Industrial unit surrounded by water and extensive native planting fitting a 'natural ethos' for lease

7:26 PM Friday August 9, 2019 True Commercial

A small industrial park is underway in coastal Raglan. Two units have been completed — one is tenanted and the other is for lease. Photo / Supplied

A small industrial park is underway in coastal Raglan. Two units have been completed —  one is tenanted and the other is for lease.
The two are the first stage of a five-unit development  at 12 Nau Mai Rd, about 10 minutes from Raglan's main commercial area.
The  beachside town, 48km west of Hamilton, is booming through tourism and commuters moving from Hamilton. But  there hasn’t been high demand until recently for industrial premises.
To fit with what Bayleys Hamilton salesperson Jordan Metcalfe says is Raglan’s “natural ethos”, the developer hasn't built a standard shed with a wire fence. 
“He had it designed with some key features and almost residential-style architecture in mind,” said  Metcalfe, who is marketing unit one for lease.
“Surrounded by a natural stream on the western boundary, a pond to the north and east of the site, and extensive native planting, the 307sq m  unit one is split into a 210sq m  high-stud warehouse, a 47sq m  showroom/office and a 50sq m  one-bedroom apartment.” The unit has three-phase power,   fibre internet, and clearlite at the ends of the warehouse to bring in natural light. 
Two 3.6m  roller doors provide access to the warehouse.   Other doors can be put in, said  Metcalfe. There is also a secure yard with drive-through access.
“The warehouse was designed so it can be split into smaller tenancies and the offices and apartment can each be leased separately, or one tenant can take the entire building,” he said. 
“The apartment would give a tenant a great live and work lifestyle. This property is as practical as it is aesthetically pleasing. The developer has put a lot of effort into the landscaping and overall set up of the site in order to align with Raglan’s natural ethos.”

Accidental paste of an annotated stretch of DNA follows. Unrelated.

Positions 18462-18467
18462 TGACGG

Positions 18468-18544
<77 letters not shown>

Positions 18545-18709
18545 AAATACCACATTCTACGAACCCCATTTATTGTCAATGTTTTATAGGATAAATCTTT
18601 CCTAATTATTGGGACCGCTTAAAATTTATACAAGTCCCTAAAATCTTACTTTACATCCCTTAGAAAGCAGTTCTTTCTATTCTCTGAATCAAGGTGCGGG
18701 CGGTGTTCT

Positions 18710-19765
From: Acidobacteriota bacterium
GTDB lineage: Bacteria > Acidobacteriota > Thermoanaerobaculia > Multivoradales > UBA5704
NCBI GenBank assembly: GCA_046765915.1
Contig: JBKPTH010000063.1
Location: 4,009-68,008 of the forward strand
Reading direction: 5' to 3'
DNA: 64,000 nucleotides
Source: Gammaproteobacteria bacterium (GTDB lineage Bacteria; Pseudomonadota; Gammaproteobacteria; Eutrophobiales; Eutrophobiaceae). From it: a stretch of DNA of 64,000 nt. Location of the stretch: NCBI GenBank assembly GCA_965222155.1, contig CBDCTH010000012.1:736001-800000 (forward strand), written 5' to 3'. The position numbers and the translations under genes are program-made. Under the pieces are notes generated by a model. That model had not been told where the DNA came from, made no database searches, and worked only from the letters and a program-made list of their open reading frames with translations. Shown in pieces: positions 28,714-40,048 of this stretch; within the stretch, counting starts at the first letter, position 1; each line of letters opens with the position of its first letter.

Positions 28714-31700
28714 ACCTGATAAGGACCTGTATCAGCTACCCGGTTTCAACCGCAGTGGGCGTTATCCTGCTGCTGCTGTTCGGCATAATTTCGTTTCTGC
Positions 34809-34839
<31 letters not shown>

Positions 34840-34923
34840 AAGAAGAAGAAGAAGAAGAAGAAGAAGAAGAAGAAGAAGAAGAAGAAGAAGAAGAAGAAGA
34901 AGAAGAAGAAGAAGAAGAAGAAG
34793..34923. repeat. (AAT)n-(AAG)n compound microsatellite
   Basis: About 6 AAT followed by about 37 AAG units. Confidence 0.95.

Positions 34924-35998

At a yearly rental of $45,286 plus GST and outgoings,  Metcalfe said the property is suited to a range of businesses, light industries, and tradesmen, particularly as work has started on a 500-house subdivision nearby.
 
The subdivision  has also created its own infrastructure, including new roading and a bridge. “Tradies are always needed,”  Metcalfe said. “The industrial park is well positioned to service Hamilton, which is 30 minutes away, and the wider golden triangle of Tauranga, Hamilton and Auckland.”
Unit two has been leased to Milkbar, a New Zealand on-line maternity clothing and breastfeeding accessories company. “The company owners wanted to live in Raglan, so this is an ideal set-up for them.”
For unit one, the property owner would prefer a three-year or longer lease, but is open to options, Metcalfe said.
No time frame has been yet for completion of the other three  units. “There are not a lot of industrial businesses in Raglan, but a company looking for cheaper rent and new premises with a housing component  could find the development suits them, particularly as the developer is open to most types and sizes of configuration,” Metcalfe said.  
Known for its famous surf breaks, arts and crafts and cafes and restaurants, about 5000 people live in Raglan. 
While many work locally a significant number commute daily to Hamilton. Visitors to the town over summer swell its population by 300-400 per cent.